Getting started in trance
You need to know Dance Music inside out. The genre of Dance Music is divided into many different sub-genres. Make a slight mistake on any of the basic sonic components and you will be out-of-genre, which is possibly the biggest mistake a budding Dance Music producer can make. Since Dance Music evolves so rapidly there are no rules (except for the ones that are already out of date). You have to watch and listen. Go to a club that plays your favourite kind of Dance Music, watch for the tracks that get people on the dancefloor. They are the tracks to analyse and imitate.
You need to be able to coax vibrant exciting sounds from your synthesizer. Perhaps you can get away with using just the presets, but that is hardly being creative in the true sense of the word. You need to be able to make sounds evolve, often over long periods of time. You need to be able to make a track build and build, using filter sweeps, changes in resonance and a whole armoury of tricks, preferably under automated control.
You need to understand the rhythms of Dance Music. You could use a sampled drum track, or you can create your own. You need to understand the essence of the basic Dance Music percussion sounds; kick, hihat, snare and clap. Each can come in limitless variations, but only some are suitable. You need to be able to make a snare drum crescendo using the automated functions of your computer sequencer.
The equipment you need...
'Synthesizer', in Dance Music, means 'analogue synthesizer', or a digitally modelled version of analogue synthesis. Analogue synthesizers can be hardware with real knobs to touch and twist. Or they can be software living inside your computer. Either way, a good analogue synthesizer can provide a rich palette of sounds for the Dance Music producer. Software synths are great because you 'buy once and use many'. A hardware synth can only work to the limit of its multitimbrality, which is often quite a severe limit with digitally modelled analogue synthesizers. Software synths can have several 'instances' on separate tracks.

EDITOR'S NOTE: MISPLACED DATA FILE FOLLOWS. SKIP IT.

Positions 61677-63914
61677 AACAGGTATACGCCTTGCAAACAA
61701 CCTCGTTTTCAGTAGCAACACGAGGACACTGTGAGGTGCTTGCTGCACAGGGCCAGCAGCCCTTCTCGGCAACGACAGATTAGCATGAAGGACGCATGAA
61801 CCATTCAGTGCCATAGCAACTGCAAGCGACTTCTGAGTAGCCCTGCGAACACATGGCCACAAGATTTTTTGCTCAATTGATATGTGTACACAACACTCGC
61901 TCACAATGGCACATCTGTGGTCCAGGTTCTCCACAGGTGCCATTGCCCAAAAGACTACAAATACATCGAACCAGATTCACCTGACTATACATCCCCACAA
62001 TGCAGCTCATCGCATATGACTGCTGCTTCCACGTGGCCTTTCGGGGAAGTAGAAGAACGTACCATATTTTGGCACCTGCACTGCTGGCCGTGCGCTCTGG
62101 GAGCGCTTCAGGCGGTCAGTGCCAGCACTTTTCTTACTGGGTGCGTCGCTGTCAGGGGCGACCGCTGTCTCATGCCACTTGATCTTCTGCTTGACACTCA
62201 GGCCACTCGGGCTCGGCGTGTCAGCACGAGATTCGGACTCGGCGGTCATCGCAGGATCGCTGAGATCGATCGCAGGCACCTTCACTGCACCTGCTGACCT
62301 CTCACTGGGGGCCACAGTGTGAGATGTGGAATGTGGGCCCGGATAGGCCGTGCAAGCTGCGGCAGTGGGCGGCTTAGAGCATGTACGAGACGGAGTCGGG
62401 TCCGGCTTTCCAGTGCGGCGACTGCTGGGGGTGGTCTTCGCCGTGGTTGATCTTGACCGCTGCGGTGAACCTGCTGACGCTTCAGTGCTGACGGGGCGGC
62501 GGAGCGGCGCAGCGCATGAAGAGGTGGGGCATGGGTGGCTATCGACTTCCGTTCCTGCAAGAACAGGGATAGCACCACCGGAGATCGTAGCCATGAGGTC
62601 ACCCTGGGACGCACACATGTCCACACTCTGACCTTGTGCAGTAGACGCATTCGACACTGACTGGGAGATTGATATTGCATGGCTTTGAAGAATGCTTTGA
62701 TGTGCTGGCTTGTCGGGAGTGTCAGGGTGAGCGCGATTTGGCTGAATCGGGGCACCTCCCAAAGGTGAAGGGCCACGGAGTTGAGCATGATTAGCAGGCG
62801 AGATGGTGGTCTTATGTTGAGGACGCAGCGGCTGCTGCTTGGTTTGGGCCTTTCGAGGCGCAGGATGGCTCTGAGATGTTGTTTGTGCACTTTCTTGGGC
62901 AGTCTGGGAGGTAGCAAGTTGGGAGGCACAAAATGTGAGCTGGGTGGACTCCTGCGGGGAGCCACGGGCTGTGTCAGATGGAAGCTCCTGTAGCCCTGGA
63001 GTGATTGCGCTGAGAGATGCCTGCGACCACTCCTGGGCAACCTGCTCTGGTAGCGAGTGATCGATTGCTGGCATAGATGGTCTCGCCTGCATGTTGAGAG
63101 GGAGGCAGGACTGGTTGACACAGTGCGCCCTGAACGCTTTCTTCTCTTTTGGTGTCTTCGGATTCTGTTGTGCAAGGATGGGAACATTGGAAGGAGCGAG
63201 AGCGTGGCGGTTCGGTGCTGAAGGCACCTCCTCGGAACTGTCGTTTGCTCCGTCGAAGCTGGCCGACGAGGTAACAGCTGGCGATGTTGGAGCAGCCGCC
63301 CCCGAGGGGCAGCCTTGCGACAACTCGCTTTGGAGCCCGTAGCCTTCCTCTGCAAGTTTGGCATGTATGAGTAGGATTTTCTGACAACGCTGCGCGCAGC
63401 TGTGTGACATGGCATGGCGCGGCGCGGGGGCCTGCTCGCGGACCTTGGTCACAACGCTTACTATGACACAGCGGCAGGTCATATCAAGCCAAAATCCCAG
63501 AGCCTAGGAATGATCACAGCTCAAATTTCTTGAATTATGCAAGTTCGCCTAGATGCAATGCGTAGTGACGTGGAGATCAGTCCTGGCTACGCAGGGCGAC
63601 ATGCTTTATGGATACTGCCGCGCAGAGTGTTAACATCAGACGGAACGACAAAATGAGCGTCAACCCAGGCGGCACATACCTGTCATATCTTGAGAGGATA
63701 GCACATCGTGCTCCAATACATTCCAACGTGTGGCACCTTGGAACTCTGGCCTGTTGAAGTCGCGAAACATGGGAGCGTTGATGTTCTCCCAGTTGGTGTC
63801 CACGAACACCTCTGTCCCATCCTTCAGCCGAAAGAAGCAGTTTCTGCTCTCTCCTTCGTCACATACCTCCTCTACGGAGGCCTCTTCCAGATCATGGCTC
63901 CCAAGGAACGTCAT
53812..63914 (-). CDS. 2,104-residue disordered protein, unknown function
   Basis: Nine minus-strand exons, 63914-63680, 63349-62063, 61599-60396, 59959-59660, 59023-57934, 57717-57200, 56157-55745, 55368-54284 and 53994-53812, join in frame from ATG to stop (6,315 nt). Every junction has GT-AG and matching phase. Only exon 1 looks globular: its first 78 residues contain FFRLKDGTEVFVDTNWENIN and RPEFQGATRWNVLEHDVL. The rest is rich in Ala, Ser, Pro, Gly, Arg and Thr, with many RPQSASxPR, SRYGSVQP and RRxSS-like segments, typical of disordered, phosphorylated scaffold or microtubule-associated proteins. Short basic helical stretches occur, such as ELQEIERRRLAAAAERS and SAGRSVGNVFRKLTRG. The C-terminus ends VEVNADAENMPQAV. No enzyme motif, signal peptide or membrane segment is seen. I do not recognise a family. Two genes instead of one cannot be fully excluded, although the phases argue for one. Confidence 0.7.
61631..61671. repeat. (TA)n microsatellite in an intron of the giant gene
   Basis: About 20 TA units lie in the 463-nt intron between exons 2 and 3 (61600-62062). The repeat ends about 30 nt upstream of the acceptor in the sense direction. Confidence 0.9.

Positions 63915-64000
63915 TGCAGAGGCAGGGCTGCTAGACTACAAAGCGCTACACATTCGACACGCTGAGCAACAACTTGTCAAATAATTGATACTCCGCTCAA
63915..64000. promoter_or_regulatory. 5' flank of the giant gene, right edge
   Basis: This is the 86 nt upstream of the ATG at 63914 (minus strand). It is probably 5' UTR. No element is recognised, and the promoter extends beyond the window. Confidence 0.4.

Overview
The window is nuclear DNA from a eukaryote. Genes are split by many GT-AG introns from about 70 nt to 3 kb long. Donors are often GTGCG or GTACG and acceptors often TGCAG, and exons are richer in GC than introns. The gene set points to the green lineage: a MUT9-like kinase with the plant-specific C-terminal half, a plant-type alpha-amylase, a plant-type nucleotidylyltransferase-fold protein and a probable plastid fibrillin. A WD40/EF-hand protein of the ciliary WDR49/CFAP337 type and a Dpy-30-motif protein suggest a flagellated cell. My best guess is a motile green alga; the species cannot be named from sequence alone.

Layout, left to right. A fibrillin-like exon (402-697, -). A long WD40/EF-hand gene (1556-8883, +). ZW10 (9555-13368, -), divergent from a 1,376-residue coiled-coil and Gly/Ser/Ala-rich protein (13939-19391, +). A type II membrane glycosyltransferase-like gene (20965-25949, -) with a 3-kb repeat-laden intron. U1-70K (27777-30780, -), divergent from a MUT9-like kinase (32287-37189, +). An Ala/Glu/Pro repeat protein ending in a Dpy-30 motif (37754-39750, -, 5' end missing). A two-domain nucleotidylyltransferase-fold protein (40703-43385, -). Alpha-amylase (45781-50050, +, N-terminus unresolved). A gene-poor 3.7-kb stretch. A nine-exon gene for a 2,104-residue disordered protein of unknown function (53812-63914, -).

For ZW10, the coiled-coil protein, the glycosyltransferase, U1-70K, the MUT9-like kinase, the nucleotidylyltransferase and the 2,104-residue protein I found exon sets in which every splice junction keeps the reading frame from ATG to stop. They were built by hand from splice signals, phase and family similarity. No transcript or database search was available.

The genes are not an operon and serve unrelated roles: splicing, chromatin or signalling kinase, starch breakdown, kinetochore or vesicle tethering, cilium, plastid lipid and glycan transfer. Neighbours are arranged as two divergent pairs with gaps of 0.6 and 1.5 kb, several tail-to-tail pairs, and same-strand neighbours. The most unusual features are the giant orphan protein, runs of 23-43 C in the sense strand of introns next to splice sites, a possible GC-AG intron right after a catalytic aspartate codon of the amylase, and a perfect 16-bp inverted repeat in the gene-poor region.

You need a computer sequencer that will allow you to automate almost every parameter of your sound sources. You can perform a filter sweep live as you mix. But what about two or more sweeps happening at the same time, together with a pan and volume change?
If you can manage without vocals then your basic kit will be a synthesizer and computer sequencer. If you have a sampler, which you will need for vocal samples, you can also get sample CDs which include commonly used sound elements which you can mix and match with your own creativity. You don't necessarily have to have a multitrack recorder, but it can certainly help.